Freshwater Fishes of Iran
Introduction - Fisheries
Freshwater fisheries are increasing in Iran and with this exploitation there is a commensurate need for an understanding of the whole ichthyofauna. Coad and Abdoli (1996) and Coad (1998; 1999) review the biodiversity of Iranian freshwater fishes. Reviews of fisheries, including aquaculture, can be found in the magazine Abzeeyan, e.g. Anonymous (1992c) and Madbaygi (1992), at the Food and Agriculture Organization of the United Nations website (www.fao.org), at www.agri-jahad.org, the Iranian ministry concerned with fisheries, at the Caspian Environment Programme (CEP), Baku, Azerbaijan at www.caspianenvironment.org and in various articles such as Matinfar and Nikouyan (1995), Nash (1997a, 1997b), Mehrabi (2002), Saeedi (2002) and Alam (no date). Additional information is found under each species account, in particular for sturgeons (Acipenseridae), the most valuable fishery.
Fisheries data from various sources (and sometimes the same source) are not always compatible or comparable. The data should be treated as indicative of trends and relative fishing pressure between species. Some years may have been inadequately reported, data is incomplete, sources for figures are disparate, poaching levels have varied, and low numbers may not reflect actual catches.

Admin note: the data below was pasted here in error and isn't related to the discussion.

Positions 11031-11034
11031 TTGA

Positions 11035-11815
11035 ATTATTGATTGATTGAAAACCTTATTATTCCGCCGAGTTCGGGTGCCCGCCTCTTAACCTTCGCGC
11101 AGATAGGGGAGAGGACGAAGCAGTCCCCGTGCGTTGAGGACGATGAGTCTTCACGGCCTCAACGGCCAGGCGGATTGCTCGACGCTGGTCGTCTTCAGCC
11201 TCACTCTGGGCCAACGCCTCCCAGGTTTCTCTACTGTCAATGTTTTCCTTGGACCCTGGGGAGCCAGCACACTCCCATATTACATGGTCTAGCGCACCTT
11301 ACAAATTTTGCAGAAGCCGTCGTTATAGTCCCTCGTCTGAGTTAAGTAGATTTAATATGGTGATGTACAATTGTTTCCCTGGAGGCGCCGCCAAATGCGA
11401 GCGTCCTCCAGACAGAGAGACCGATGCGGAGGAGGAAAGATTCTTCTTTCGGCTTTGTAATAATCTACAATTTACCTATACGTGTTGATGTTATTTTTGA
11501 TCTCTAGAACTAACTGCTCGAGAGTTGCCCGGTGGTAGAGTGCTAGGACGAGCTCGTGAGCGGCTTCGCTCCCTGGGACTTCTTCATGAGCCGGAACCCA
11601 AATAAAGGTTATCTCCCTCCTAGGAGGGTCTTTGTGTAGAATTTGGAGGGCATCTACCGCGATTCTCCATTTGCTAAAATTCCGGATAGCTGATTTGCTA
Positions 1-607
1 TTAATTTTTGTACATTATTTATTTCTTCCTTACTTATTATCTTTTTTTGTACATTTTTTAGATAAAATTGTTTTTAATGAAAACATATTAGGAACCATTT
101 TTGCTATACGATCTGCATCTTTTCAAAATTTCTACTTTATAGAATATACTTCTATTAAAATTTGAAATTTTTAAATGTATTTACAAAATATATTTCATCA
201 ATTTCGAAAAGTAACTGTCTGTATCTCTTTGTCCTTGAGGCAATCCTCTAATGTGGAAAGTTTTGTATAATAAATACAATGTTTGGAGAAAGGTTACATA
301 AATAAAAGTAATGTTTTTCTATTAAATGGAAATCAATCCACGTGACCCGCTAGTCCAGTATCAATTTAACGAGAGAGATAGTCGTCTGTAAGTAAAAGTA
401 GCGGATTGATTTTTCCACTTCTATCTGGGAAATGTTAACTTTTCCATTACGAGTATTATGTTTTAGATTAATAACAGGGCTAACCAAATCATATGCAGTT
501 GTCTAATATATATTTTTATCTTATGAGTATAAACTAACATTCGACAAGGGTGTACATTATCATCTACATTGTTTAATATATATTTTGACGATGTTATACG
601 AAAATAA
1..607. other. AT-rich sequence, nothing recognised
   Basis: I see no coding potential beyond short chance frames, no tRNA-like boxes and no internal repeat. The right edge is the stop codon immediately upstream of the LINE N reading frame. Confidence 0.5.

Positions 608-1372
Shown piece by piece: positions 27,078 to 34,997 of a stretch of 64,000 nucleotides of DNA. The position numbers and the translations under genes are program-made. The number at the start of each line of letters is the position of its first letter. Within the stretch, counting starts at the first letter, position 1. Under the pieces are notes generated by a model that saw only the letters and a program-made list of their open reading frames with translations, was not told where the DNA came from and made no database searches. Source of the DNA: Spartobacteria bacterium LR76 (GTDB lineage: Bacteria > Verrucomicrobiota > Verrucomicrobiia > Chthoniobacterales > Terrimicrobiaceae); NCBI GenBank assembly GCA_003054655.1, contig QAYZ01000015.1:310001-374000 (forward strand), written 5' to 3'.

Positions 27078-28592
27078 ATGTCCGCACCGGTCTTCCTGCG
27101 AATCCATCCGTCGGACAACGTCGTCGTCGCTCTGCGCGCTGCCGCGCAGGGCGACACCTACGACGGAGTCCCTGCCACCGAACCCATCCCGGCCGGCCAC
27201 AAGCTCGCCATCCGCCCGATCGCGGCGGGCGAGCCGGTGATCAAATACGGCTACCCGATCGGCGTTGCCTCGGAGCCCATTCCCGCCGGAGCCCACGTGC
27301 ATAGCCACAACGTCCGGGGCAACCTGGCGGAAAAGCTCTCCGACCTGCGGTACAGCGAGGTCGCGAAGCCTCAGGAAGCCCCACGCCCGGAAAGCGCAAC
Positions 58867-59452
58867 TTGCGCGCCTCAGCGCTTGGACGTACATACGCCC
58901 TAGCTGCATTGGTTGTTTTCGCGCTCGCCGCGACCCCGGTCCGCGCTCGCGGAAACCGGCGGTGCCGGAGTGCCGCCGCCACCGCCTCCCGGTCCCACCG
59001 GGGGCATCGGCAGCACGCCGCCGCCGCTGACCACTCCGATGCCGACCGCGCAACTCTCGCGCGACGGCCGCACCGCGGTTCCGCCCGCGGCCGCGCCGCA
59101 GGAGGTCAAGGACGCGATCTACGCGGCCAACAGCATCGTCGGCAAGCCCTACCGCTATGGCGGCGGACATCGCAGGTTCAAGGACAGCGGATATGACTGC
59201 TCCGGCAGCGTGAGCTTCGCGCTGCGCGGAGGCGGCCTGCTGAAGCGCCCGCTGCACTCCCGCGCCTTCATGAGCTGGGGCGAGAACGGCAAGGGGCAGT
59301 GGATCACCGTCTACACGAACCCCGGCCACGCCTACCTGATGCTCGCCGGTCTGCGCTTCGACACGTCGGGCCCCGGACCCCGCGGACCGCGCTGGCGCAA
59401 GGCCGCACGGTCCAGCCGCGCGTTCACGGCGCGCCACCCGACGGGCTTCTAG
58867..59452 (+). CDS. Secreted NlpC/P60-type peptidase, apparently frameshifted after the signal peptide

Early accounts of fisheries along the Caspian shore of Iran are given by Nedoshivin and Il'in (1927; 1929). The freshwater fish catch increased from 6954 tonnes/year in 1974-1976 to 24,613 tonnes/year in 1984-1986, a 254% increase and five times the world average (Gleick, 1993). Inland fisheries finfish production was 30,924 tonnes in 1986 and in 1992 Iran had an inland capture fishery of 40,000 t, as did Turkmenistan; Kazakhstan had 80,000 t, Uzbekistan 27,439 t, Azerbaijan 36,371 t, Iraq 4400 t, and Armenia 4500 t (Food and Agriculture Organization, Rome, Inland Water Resources and Aquaculture Service, Fishery Resources Division, 1995a). The Caspian Sea fisheries grew from 25,987 t to 98,000 t in the decade 1990-2000 (www.agri-jahad.org, downloaded 3 November 2003). Saheli (1999) gives figures that show total aquatic production was dominated by Persian Gulf and Sea of Oman fisheries in 1995 at 63%, the Caspian Sea occupied 15% and inland waters 15%, the remainder being from international waters. Petr and Marmulla (2002) give an average catch of 30,000 t for 1995-1999 in inland waters. Kilka was the most important factor for increased catches in the Caspian and aquaculture in inland fisheries. The catch in 1998 was 75,000 t for inland waters (IRNA, 15 June 1999) - catch records vary between sources but give a general idea of the importance of freshwater fisheries. The value of all fish production in Iran rose to 1046 billion rials in 1996 from 171 billion rials in 1989 (Tehran Times, 27 July 1998). Freshwater landings increased from 22,177 t in 1985 to 115,000 t in 1994 (Food and Agriculture Organization, Fisheries Department, 1996). Cold and warm water fish production was 67,000 t in 2001 with per capita annual consumption at 5.2 kg. Production was expected to rise to 220,000 t in 2000-2005 (IRNA, 11 November 2001). Per capita yields for inland capture fisheries in kilogrammes after Food and Agriculture Organization, Rome, Inland Water Resources and Aquaculture Service, Fishery Resources Division (1995a) was as follows and shows marked increases over these years:-